Atomic Force Microscopy of Interfacial Monomolecular Films of Pulmonary Surfactant
Pulmonary surfactant (PS) is a lipid protein complex secreted at the terminal airways of the lung. The material is secreted as lipid rich multilamellate bodies, which transforms into lipid—protein tubules, planar bilayers, and monomolecular films at the alveolar air—aqueous interface (1,2). The films reduce the surface tension of the interface and prevents lung collapse during end expiration (3). PS layers also act as a protective barrier against inhaled particles and bacteria and keeps the upper airways or bronchioles open during respiration (3). Dysfunction of PS has been implicated in various lung diseases, such as asthma, acute respiratory distress syndrome, cystic fibrosis, and pneumonia (4). The composition of PS is conserved in most air-breathing species; however, its high content of saturated phosphatidylcholine (PC) and phosphatidylglycerol (PG) is unique compared with other secretory materials and cell membranes, which lack these phospholipids (1,5). Specifically, PS contains significant amounts of dipalmitoylphosphatidylcholine (DPPC), palmitoyl-oleyl-PC (POPC) and PG (POPG), cholesterol, and small amounts (10%) of surfactant proteins SP-A, SP-B, SP-C, and SP-D (1). It is not clear to date how this lipid—protein complex functions by forming alveolar films or barrier in situ because such fragile and dynamic films are difficult to preserve for traditional electron microscopy (2,3). In vitro studies have focused on model lipid—protein films of PS and also by extracting the material out of lungs and studying interfacial properties of surface tension of such material using Langmuir and other surface balances (6, 7, 8).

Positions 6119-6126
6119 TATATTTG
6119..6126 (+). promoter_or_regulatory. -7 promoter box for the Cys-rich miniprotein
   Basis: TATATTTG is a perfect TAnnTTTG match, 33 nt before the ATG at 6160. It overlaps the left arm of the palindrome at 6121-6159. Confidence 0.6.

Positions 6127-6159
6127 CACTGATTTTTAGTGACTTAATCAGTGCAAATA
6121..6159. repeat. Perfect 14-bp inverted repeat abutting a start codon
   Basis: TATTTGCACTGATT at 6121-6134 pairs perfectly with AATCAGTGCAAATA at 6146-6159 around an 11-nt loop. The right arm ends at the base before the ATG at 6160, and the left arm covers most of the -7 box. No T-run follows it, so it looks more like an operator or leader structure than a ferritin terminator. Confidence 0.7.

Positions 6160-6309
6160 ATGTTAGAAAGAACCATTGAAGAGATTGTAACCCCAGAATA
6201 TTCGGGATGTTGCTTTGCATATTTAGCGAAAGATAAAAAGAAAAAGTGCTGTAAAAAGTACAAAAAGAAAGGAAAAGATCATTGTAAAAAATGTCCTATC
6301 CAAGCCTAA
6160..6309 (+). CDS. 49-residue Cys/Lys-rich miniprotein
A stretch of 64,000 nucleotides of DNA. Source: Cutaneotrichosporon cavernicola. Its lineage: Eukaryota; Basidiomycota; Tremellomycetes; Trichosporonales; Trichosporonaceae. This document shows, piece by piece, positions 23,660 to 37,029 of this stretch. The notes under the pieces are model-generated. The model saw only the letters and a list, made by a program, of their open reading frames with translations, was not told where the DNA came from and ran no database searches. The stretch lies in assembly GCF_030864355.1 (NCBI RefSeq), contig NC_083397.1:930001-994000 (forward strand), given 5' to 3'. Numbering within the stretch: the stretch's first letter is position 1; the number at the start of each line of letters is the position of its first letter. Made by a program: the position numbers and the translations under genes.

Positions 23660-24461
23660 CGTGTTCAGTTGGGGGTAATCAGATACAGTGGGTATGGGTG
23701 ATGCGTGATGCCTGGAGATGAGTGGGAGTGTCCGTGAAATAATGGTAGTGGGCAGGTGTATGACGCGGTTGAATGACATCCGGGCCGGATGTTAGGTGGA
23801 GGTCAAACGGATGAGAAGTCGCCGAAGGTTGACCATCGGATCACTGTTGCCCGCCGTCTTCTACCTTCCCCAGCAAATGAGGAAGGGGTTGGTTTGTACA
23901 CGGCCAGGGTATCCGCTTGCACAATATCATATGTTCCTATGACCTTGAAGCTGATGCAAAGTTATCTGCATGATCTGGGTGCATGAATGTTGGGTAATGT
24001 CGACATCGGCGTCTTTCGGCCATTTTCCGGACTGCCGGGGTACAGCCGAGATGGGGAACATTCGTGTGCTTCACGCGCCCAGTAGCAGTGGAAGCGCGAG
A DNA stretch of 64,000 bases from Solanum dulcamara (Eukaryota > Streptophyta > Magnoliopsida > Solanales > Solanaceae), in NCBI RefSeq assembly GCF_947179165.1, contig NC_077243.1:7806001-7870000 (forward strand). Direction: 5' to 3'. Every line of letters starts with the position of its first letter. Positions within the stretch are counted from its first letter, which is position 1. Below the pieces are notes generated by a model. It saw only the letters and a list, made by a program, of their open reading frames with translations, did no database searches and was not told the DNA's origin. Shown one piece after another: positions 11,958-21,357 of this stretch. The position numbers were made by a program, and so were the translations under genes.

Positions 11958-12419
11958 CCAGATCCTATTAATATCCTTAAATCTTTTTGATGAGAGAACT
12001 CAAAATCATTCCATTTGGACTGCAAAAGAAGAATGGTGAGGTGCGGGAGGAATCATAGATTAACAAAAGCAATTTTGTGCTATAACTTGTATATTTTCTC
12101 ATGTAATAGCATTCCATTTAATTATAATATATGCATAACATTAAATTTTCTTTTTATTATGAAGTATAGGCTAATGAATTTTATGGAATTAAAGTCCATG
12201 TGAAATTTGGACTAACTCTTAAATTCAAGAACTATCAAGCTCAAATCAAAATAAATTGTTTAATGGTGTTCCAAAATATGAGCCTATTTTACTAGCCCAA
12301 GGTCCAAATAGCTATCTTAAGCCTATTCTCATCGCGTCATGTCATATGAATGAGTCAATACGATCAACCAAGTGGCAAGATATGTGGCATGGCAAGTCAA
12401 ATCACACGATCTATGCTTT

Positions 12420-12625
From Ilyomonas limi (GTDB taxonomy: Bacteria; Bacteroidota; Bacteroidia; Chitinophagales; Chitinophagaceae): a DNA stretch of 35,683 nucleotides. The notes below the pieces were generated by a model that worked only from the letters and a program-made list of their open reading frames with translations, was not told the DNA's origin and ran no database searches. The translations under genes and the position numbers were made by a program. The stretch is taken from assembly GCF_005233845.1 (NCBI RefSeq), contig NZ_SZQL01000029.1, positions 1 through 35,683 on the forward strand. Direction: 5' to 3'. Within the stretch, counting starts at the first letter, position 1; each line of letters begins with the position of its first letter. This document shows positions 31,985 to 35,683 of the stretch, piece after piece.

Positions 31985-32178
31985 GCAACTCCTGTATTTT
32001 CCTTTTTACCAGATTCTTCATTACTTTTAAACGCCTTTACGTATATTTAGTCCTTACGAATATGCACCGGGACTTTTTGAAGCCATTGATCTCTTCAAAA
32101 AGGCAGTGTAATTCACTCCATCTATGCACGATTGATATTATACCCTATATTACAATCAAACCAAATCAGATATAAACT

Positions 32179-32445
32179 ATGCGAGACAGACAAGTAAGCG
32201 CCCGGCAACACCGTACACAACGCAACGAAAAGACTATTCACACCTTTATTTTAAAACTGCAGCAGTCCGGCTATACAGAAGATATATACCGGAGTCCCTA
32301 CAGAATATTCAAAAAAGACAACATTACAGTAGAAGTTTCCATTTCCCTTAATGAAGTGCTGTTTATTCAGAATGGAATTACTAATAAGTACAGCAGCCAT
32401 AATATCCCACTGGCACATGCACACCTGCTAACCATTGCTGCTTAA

KeywordsCholesterol Surfactant Crystallization Depression Chloroform
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